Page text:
During Sunday morning's drivers meeting, NASCAR President Mike Helton reiterated to drivers NASCAR's policy on not racing back to the yellow flag under caution conditions. Helton noted that last season drivers had gotten into a groove with the new rule, and all seemed to be working fine. However, this season he was concerned that perhaps drivers had forgotten the intent and new penalties faced racers who were not taking the rule seriously.
"We are going to step up the enforcement of that (yellow flag rule)," said Helton. "You are going to end up on pit road, you are going to end up being black flagged, I don't know how long you will sit there."
"We are going to react and we are going to react hard," Helton further stated.
Helton also took time to stress that the rule is in effect to protect the safety of not only the drivers but as well as the safety workers working on track. After a tragic accident at Daytona at a non-NASCAR sanctioned event during Speedweeks, where a safety worker was struck by a race car and killed, NASCAR wants to make sure that no such heartache ever happens in their premium series, the Nextel Cup.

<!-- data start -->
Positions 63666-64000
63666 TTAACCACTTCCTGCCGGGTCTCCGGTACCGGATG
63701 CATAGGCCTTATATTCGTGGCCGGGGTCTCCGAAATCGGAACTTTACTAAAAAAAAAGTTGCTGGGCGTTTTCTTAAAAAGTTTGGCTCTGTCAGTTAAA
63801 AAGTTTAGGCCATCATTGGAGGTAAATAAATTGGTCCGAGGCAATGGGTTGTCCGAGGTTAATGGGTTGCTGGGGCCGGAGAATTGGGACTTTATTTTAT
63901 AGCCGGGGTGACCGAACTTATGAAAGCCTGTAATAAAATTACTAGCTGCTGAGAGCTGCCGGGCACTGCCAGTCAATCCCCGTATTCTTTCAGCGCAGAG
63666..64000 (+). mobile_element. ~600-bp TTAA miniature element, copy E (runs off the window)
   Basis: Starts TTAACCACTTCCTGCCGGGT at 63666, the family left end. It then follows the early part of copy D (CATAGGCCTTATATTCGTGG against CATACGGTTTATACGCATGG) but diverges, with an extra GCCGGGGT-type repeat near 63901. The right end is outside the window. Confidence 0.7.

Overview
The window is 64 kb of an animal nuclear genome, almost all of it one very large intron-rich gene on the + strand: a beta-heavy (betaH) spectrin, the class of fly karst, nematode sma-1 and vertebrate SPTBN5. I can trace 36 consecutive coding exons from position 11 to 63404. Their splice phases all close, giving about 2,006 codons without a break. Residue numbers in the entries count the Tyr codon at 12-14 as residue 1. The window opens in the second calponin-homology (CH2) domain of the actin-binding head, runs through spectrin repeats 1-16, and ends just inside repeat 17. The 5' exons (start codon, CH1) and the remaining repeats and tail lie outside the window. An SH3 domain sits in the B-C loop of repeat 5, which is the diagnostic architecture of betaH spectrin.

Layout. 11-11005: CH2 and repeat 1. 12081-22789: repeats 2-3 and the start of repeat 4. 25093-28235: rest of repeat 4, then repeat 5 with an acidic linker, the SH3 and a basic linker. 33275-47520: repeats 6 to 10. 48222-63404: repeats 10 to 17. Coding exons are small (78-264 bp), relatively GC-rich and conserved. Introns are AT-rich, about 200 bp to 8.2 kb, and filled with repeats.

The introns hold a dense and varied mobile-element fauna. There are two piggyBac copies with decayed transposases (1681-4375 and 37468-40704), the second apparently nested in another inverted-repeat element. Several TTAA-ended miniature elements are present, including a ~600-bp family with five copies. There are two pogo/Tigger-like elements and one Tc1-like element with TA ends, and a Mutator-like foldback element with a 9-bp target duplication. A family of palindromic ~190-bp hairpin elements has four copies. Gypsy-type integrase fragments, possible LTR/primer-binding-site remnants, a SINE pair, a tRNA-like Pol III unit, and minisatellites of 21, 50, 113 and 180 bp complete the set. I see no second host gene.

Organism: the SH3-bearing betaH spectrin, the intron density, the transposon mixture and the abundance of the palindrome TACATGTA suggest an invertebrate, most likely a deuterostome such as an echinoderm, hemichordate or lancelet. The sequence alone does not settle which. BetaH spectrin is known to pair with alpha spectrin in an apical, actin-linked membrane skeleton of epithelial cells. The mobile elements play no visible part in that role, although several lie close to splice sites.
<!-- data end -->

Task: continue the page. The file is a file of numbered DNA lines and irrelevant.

The "lucky dog" rule, which has come into some criticism after yesterdays Busch event, will continue as per usual. Helton apologized for some of the Busch confusion Saturday but assured drivers of how the rule works and NASCAR's continuing efforts to perfect the rule and clarify their decisions.
Much of the confusion arises when a yellow flag flies in the middle of green flag pit stops, and how the field is then realigned. Basically, one car is allowed a "free pass" when a caution comes out. This is the first car one lap down. That car is based upon its position at the time of the yellow flag, not from whatever circumstances may result after the caution waves.
Helton also reminded racers that scoring monitors are timing their speeds after a yellow flag.
"Slow down," Helton cautioned. "Scoring monitors can tell if you are still hauling it."